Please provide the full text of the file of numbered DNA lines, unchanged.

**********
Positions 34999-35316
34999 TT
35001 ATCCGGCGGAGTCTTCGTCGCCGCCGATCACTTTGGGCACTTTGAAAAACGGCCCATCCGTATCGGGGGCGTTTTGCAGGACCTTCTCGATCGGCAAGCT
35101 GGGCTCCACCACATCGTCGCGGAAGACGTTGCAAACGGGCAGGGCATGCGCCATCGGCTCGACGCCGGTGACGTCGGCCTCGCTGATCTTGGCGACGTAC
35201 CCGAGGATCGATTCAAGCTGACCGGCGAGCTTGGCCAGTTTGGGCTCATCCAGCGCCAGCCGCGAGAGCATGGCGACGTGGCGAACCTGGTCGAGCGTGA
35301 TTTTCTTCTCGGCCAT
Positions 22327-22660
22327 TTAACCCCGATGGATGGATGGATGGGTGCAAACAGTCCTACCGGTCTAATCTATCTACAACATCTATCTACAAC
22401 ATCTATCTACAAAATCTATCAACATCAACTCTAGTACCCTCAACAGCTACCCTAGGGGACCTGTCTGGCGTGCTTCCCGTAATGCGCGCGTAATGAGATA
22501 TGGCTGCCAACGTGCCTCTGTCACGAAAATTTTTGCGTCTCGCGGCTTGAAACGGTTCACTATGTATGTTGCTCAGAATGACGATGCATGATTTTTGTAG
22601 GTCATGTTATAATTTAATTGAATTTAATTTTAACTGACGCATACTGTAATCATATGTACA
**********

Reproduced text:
Positions 34999-35316
34999 TT
35001 ATCCGGCGGAGTCTTCGTCGCCGCCGATCACTTTGGGCACTTTGAAAAACGGCCCATCCGTATCGGGGGCGTTTTGCAGGACCTTCTCGATCGGCAAGCT
35101 GGGCTCCACCACATCGTCGCGGAAGACGTTGCAAACGGGCAGGGCATGCGCCATCGGCTCGACGCCGGTGACGTCGGCCTCGCTGATCTTGGCGACGTAC
35201 CCGAGGATCGATTCAAGCTGACCGGCGAGCTTGGCCAGTTTGGGCTCATCCAGCGCCAGCCGCGAGAGCATGGCGACGTGGCGAACCTGGTCGAGCGTGA
35301 TTTTCTTCTCGGCCAT
Positions 22327-22660
22327 TTAACCCCGATGGATGGATGGATGGGTGCAAACAGTCCTACCGGTCTAATCTATCTACAACATCTATCTACAAC
22401 ATCTATCTACAAAATCTATCAACATCAACTCTAGTACCCTCAACAGCTACCCTAGGGGACCTGTCTGGCGTGCTTCCCGTAATGCGCGCGTAATGAGATA
22501 TGGCTGCCAACGTGCCTCTGTCACGAAAATTTTTGCGTCTCGCGGCTTGAAACGGTTCACTATGTATGTTGCTCAGAATGACGATGCATGATTTTTGTAG
22601 GTCATGTTATAATTTAATTGAATTTAATTTTAACTGACGCATACTGTAATCATATGTACA